Salmon face altered existence from climate change, scientists say

The Artic Report Card is an annual assessment that addresses observed changes in the ocean, on land and in the sky. NOAA said the Arctic experienced the warmest summer on record, significant sea ice melt and a low snowpack. Historic wildfires were also observed in Canada’s Northwest Territories.

An annual report released by NOAA warns of significant changes happening in the Arctic due to a changing climate, with impacts even being observed in the critical salmon population.

Decades of depreciating sea ice, reduced snow cover and warmer temperatures have pushed the region into what experts described as "uncharted territory" with more weather extremes and changing ecosystems.

In the more than 100-page report card, scientists highlighted a summer season of record warmth, significant ice melt, a low spring snowpack and historic wildfires as being some of the driving forces behind ecosystem changes.

"We’ve seen heat waves in the ocean and heat waves on land, and salmon populations have been responding with extreme ups and downs," Erik Schoen, lead author of the salmon chapter of the report and a fisheries scientist at the UAF International Arctic Research Center, said in a statement.

The report found that both Chinook and Chum salmon have greatly decreased in population while the western Alaska salmon have reached record levels.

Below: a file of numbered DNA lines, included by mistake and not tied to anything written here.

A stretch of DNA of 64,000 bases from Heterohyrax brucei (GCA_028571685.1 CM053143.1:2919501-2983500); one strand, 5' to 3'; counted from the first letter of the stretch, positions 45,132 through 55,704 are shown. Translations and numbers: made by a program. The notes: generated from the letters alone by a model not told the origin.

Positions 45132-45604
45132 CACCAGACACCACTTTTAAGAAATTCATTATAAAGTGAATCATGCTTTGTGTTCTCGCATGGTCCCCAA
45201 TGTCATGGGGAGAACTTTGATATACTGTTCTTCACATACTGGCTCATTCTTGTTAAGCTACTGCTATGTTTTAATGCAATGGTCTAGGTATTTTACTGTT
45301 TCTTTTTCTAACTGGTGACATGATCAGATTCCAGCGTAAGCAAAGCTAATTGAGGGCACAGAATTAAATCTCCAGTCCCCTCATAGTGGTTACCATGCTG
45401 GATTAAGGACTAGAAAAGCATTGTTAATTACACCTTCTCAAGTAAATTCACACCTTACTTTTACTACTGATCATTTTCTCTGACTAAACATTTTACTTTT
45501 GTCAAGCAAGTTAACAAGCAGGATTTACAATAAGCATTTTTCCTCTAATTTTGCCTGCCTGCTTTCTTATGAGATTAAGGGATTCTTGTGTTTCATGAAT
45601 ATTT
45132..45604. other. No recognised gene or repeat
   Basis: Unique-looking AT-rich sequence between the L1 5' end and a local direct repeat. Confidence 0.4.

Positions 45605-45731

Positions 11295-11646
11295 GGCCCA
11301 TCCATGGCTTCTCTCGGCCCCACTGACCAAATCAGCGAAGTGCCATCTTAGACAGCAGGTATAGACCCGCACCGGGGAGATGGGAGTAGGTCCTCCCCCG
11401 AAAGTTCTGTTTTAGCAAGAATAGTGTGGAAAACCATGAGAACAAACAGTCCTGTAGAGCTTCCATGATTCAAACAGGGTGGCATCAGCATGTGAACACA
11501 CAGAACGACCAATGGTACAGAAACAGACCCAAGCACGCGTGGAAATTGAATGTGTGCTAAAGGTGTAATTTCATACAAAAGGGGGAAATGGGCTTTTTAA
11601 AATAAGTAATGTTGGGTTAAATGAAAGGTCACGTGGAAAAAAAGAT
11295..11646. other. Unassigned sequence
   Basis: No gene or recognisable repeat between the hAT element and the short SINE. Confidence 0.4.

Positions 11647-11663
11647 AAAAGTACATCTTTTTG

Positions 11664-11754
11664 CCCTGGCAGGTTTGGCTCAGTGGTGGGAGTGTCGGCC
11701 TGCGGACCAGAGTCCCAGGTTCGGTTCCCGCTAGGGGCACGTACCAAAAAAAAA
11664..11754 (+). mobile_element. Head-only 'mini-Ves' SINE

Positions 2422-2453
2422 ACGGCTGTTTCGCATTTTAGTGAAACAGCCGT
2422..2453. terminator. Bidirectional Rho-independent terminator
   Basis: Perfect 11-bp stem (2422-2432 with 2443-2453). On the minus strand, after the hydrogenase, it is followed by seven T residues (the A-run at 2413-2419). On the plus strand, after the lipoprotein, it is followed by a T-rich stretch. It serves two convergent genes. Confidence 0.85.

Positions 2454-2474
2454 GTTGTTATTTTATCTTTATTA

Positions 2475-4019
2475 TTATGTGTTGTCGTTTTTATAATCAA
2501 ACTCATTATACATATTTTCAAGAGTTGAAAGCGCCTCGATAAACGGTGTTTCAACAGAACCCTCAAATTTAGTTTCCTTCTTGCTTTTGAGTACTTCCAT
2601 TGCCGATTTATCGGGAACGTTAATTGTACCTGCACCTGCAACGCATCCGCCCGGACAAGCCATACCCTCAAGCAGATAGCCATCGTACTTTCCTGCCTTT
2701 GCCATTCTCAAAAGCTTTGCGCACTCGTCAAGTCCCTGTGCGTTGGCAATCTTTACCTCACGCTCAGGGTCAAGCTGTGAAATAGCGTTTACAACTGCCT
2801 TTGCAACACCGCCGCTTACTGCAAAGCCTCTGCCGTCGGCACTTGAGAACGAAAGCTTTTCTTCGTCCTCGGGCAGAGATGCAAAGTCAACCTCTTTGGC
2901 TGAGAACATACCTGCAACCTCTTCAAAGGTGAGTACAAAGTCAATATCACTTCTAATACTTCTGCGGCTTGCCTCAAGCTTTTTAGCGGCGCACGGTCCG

Observations also indicate that the fish are maturing at a smaller size, leading to reduced reproductive capacity.

In addition to direct climate changes, authors said predators, food supplies and diseases are likely also playing a role.

"We know that king populations on the Yukon do worse when the adult salmon swimming upriver to spawn experience high river temperatures and low flow, which tend to be correlated with hot, dry years," Schoen said.  "There's also a disease called Ichthyophonus that can interfere with a salmon’s ability to swim."

Where populations of salmon are growing, biologists have linked warmer bodies of water to a faster growth rate.

According to the University of Alaska, some species previously spent two years in lakes before migrating and now may be down to just one year.


Low amounts of salmon in the Yukon and Kuskokwim River basins have resulted in significant impacts.

Several fisheries and popular casting spots have faced closures and limitations due to the dwindling species.

Indigenous people face the harshest impacts, with fishermen not able to teach techniques to younger generations and have lost an important source of economic development.

The report card has been produced annually since 2006 and is meant to serve as a guide to stakeholders, agencies and the public on the changing landscape around parts of the Final Frontier.